September 1925, London.
The words of Rebecca’s father stung her ears. She would never be allowed to see James again, far less marry him.
‘But why?’ she had begged to know, as the love she felt for her father and James were thrown against each other in her heart, the clash of duty and love spilling as salty tears from her eyes. But no tears would move Mr. Bracknell to either explanation or pity and he had resolutely shut Rebecca’s bedroom door and turned the key, lest she fail to understand his meaning.
‘Willful child,’ he had muttered as he stalked down the stairs to his study.
Rebecca could neither move nor stand still and the emotional frustration tingled in her feet and shook at her torso. She was sure – absolutely sure – that God had meant for her and James to be married. Neither was she alone in this conviction. Her eyes glanced over at her desk, and she saw the bible James had given her next to the letterpad she had acquired only that morning.
She took up her bible and fell to her knees and remembered then what James had said when it became apparent that her father would not give his blessing to their union.
‘Pray in faith, my darling. If the Lord means for us to be together, He will provide the way.’
So Rebecca took a deep breath to try to still herself and quiet her mind.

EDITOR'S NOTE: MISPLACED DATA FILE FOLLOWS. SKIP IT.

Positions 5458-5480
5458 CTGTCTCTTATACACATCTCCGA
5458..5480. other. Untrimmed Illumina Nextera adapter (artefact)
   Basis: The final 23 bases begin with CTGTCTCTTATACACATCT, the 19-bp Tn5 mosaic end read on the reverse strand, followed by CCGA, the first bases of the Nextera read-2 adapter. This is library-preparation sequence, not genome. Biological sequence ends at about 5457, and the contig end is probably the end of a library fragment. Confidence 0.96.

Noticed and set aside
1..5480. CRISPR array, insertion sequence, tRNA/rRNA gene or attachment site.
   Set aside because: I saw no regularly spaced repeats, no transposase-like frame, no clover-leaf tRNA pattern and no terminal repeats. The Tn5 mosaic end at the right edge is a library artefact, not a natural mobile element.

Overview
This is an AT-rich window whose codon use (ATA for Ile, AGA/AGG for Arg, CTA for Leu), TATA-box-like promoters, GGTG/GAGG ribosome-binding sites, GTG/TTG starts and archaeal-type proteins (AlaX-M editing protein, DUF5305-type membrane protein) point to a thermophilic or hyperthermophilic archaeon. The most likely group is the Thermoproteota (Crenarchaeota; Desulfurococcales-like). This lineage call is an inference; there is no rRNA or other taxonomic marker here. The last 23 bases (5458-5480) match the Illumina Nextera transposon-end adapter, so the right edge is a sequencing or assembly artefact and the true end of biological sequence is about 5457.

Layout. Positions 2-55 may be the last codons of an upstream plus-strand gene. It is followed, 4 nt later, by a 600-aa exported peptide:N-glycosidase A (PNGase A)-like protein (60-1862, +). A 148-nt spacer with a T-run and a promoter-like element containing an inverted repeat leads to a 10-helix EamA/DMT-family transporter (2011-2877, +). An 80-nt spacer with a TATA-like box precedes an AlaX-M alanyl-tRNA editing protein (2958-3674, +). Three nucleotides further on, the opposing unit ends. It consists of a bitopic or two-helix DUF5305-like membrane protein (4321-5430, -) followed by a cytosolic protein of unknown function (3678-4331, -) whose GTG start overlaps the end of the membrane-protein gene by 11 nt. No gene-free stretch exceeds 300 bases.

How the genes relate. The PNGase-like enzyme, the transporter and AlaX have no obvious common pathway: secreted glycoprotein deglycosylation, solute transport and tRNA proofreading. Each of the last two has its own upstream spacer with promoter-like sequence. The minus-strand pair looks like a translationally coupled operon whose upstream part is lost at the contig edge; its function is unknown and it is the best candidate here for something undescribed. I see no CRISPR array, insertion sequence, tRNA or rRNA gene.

‘Lord,’ she whispered. ‘Help me. Help me to understand.’
Outside of her bedroom the early evening sun threw dappled light upon the emerald grass through the lush leaves of the cedar trees; a thrush lit upon the windowsill outside Rebecca’s room and sang sweetly to the sunset on the horizon. And Rebecca felt the stillness envelope her heart, and comfort surround her like an embrace.
Then the jumble of confusion cleared in her mind to be replaced with such clarity of thought that it made her gasp. The Lord spoke softly into her spirit and she understood in a moment – her father felt threatened by James. He was afraid to loose his daughter forever. The Lord spoke softly into her spirit and Rebecca saw the way, understood that with time and patience her father’s heart would be changed.
‘Yes Lord,’ she whispered. ‘You are my God who endures forever, and in faith I can endure this in you. Oh Lord.’ A small sob escaped once more. ‘Keep James safe for me. Help him to endure too.’
Rebecca arose and sat down at her desk, drawing paper and pen to her as lovingly as if she were drawing James himself into her embrace. She wrote of her love for him, of her father and what she had she had felt in her spirit as she had prayed to God – the way that He was providing just as James had said He would.
Searching for a way to end the letter, her eyes lit upon the slim green leather volume that James had given the previous month; it was a beautiful volume dedicated to the love letters sent by some of the most famous poets of eighteenth and nineteenth century. She pulled it from the shelf and found almost instantly the words she was seeking.
But that God is stronger than we cannot be a bitter thought to you, but a Holy thought, while He lets me, as much as I can be anyone’s, be yours. Elizabeth Barrett to Robert Browning, September 1845.
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